Not everyone makes it out of this episode alive. How shocked were you by that development, and what it could mean for Season 3?
The thing with that is, yes, it was a bit of a shock. None of us really knew until the very end. What was kind of exciting about it is we don't know what the outcome of that is, and that is something we'd explore in Season 3. We don't really know, but it certainly raises the stakes for an exciting third season, whether or not that person comes back injured, or whether their death causes attention, or a need for revenge.
It's no secret that you've signed on to another ABC pilot. How will you feel if this is the last time we see Peggy Carter?
It's something I've tried not to entertain too much. There is a chance, from what I know, if both shows get picked up, I'll be doing both. Until I know one way or the other, I can't jump for joy or grieve.
The main thing I do have is the memories of two seasons of incredibly fulfilling and fun work, with a group of people that have come to be my friends and that I still speak to, especially James D'Arcy and Dominic Cooper. They are part of my personal life, and I find that very moving, that I could do a show like this and develop really good relationships with people. I'll always have that, if the network decides not to move forward with it. And if it does, it's great because I get to do it all over again, and even attempt to outdo myself with how much more fun I could possibly have in the third season. Either way, I'm looking at both outcomes as very positive ones, with a zen-like mentality of "What will be, will be."
Would you be up for appearing on "Agents of S.H.I.E.L.D." again?
It's not something I would rule out if it felt like it was relevant or important to their story, or if it put Peggy in an interesting light and gave me a challenge I hadn't done before. Likewise, if I got asked to do any part of Marvel film or TV. It's always a delight to go back and work with the Marvel family. They are a passionate bunch of people and really lovely.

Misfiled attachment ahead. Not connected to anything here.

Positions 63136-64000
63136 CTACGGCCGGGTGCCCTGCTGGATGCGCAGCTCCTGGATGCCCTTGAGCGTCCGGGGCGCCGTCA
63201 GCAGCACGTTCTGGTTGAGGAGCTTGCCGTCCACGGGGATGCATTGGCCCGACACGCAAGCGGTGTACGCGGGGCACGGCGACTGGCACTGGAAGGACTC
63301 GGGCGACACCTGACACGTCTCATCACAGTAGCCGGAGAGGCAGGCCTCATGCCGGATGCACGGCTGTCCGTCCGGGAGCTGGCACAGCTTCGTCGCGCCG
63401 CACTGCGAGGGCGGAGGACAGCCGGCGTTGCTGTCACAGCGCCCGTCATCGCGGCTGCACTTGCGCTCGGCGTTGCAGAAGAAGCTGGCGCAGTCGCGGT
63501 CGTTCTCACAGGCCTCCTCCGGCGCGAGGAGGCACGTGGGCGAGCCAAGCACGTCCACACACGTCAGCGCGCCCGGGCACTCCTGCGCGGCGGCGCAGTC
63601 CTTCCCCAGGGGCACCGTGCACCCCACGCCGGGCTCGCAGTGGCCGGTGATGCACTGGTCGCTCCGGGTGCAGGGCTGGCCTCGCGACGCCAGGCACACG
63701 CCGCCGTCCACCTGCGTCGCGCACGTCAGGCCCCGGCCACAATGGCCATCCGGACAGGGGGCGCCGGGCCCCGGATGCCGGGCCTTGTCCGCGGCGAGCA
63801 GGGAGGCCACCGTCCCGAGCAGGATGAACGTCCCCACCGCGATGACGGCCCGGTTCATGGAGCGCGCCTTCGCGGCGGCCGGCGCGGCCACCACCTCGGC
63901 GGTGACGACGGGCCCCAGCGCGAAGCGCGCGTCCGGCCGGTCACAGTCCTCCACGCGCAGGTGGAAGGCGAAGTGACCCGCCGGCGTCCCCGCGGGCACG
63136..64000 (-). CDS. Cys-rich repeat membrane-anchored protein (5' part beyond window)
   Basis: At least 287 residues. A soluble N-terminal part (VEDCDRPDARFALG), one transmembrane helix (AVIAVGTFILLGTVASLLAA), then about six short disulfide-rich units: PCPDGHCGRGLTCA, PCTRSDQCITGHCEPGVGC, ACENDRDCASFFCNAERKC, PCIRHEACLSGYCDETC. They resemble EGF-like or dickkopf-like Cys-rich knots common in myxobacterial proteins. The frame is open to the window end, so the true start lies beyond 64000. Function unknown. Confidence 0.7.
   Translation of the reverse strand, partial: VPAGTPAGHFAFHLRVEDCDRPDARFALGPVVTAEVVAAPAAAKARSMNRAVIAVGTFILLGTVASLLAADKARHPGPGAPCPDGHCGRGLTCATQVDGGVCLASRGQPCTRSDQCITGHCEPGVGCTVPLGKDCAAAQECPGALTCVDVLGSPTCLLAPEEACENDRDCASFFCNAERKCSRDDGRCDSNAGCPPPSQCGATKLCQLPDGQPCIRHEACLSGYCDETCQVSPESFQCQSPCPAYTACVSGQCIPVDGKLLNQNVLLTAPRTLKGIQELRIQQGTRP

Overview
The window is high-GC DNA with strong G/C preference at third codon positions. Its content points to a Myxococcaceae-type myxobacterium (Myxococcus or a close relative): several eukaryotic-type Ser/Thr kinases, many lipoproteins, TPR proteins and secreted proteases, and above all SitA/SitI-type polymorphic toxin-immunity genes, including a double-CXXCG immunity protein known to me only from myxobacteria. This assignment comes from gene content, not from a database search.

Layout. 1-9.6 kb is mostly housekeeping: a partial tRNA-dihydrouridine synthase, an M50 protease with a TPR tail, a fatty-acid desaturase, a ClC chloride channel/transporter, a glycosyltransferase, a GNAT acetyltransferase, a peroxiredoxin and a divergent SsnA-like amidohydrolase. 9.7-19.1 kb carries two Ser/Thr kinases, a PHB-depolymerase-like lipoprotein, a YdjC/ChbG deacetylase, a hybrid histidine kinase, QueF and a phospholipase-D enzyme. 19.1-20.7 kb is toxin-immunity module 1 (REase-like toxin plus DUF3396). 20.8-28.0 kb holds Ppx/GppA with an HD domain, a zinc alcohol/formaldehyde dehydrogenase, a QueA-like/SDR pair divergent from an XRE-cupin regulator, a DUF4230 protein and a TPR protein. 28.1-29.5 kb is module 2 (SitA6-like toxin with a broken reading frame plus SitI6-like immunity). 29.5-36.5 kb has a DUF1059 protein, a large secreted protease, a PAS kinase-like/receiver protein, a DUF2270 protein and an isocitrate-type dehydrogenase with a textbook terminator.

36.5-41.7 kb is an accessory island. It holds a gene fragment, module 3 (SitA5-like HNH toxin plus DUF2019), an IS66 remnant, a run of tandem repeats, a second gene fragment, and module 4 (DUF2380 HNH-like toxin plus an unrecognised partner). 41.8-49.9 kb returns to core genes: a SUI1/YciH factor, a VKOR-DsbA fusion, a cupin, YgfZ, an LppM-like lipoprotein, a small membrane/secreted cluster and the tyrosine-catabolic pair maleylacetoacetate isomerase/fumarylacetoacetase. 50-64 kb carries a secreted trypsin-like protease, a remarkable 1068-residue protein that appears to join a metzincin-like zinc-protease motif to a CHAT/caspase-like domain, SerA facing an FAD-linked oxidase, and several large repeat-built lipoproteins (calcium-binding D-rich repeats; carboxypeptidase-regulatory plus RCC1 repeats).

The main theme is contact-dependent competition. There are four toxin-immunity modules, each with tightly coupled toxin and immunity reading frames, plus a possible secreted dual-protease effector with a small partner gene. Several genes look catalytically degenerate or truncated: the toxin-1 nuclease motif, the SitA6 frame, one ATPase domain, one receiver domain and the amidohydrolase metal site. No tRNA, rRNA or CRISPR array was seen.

Not many female characters from the Marvel Universe have headlined their own series. What has the character Peggy Carter and this experience meant to you?
That can be answered in a couple of ways. One of them is with the conventions I've been to, I get the chance to meet some of the fans. When you work for film and TV, you don't really know who you are performing for. In a lot of the plays I've done, you get a sense of who the audience is and what people respond to and what they like or dislike. You feel it in the audience. Going to these conventions was a great way of being able to engage with people who watch the show, who like Peggy, and you get to find out why.
I think everyone responded to the line in Season 1, "I know my value," and anything else, to Peggy, doesn't really matter. Lots of girls and boys have said, "It's such a great thing to say," and that they found it very empowering to hear someone on TV saying that. It was lovely. I love what I do. I feel very lucky to be in a position where I get to work every day on something that I love. The bonus is if one or two other people get something from it, then you feel like you've been helpful in some way.
There are so many aspects of who Peggy is, and so much more we can do with her and the show, if the ratings dictate there's enough of an audience. But, who knows? Because it's the Marvel Universe, I could come back. I could pop up again in 20 years.
"Agent Carter's" season finale, "Hollywood Ending," airs March 1 at 9 pm ET/PT on ABC